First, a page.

Access Badge

An access badge is a credential used to gain entry to an area having automated access control entry points. Entry points may be doors, turnstiles, parking gates or other barriers.

Access badges use various technologies to identify the holder of the badge to an access control system. The most common technologies are magnetic stripe, proximity, barcode, smart cards and various biometric devices. The magnetic strip ID card was invented by Forrest Parry in 1960.

The access badge contains a number that is read by a card reader. The number is sent to an access control system, a computer system that makes access control decisions based on information about the credential. If the credential is included in an access control list, the access control system unlocks the controlled access point. The transaction is stored in the system for later retrieval; reports may be generated that reveal who entered what controlled access point at what time.

The Wiegand effect was used in early access cards. This method was abandoned in favor of other proximity technologies. The new technologies retained the Wiegand upstream data so that the new readers were compatible with old systems. Readers are still called Wiegand but no longer use the Wiegand effect. A Wiegand reader radiates a 1" to 5" electrical field around itself. Cards use a simple LC circuit. When a card is presented to the reader, the reader's electrical field excites a coil in the card. The coil charges a capacitor and in turn powers an integrated circuit. The integrated circuit outputs the card number to the coil which transmits it to the reader. The transmission of the card number happens in the clear—it is not encrypted. With basic understanding of radio technology and of card formats, Wiegand proximity cards can be hacked.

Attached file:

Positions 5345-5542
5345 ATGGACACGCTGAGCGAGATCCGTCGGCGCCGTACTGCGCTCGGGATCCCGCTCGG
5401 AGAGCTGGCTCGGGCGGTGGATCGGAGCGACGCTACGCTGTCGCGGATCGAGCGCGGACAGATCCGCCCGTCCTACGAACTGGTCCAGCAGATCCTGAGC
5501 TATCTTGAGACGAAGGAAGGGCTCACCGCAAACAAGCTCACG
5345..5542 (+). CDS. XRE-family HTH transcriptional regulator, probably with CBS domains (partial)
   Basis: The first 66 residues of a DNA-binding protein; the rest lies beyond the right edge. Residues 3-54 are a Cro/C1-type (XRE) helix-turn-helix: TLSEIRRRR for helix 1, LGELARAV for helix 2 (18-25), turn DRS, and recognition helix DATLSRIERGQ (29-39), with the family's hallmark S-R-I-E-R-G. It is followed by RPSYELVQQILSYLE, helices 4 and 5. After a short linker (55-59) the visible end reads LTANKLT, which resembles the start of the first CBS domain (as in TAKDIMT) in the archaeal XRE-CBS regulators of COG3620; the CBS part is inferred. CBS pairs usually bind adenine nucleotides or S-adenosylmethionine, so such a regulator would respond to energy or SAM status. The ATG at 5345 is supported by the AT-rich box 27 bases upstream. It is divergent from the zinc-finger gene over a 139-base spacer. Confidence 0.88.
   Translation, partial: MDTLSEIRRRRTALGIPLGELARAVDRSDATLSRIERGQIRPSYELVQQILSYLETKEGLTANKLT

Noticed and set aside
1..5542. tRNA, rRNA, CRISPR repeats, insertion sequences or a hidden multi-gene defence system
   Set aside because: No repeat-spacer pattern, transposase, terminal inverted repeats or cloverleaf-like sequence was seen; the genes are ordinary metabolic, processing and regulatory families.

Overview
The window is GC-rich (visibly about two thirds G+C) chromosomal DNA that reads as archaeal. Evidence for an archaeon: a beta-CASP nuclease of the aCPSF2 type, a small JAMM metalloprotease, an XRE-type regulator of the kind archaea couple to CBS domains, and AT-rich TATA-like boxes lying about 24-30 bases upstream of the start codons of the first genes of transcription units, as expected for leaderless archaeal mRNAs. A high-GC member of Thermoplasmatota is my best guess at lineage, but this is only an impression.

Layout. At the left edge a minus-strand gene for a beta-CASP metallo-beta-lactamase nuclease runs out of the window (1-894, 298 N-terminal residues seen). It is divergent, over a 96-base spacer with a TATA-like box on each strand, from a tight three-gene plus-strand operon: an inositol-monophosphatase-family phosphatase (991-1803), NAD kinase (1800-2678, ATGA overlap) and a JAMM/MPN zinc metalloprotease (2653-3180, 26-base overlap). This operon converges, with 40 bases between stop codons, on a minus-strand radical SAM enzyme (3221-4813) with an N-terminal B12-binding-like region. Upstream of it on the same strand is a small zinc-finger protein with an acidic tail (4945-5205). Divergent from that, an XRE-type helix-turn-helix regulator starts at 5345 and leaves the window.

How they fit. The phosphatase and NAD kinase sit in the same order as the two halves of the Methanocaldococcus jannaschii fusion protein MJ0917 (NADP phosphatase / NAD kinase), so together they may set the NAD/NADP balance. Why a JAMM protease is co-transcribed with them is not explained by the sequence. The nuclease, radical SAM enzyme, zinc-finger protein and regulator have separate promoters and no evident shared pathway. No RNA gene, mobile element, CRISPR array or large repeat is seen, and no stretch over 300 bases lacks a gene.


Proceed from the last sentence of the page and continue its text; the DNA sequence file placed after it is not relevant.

A common proximity format is 26 bit Wiegand. This format uses a facility code also called a site code. The facility code is unique number common to all of the cards in a particular set. The idea is an organization has their own facility code and then numbered cards incrementing from 1. Another organization has a different facility code and their card set also increments from 1. Thus different organizations can have card sets with the same card numbers but since the facility codes differ, the cards only work at one organization. This idea worked fine for a while but there is no governing body controlling card numbers, different manufacturers can supply cards with identical facility codes and identical card numbers to different organizations. Thus there is a problem of duplicate cards. To counteract this problem some manufacturers have created formats beyond 26 bit Wiegand that they control and issue to an organization.

In the 26 bit Wiegand format bit 1 is an even parity bit. Bits 2-9 are a facility code. Bits 10-25 are the card number. Bit 26 is an odd parity bit. Other formats have a similar structure of leading facility code followed by card number and including parity bits for error checking.

Smart cards can be used to counteract the problems of transmitting card numbers in the clear and control of the card numbers by manufacturers. Smart cards can be encoded by organizations with unique numbers and the communication between card and reader can be encrypted.

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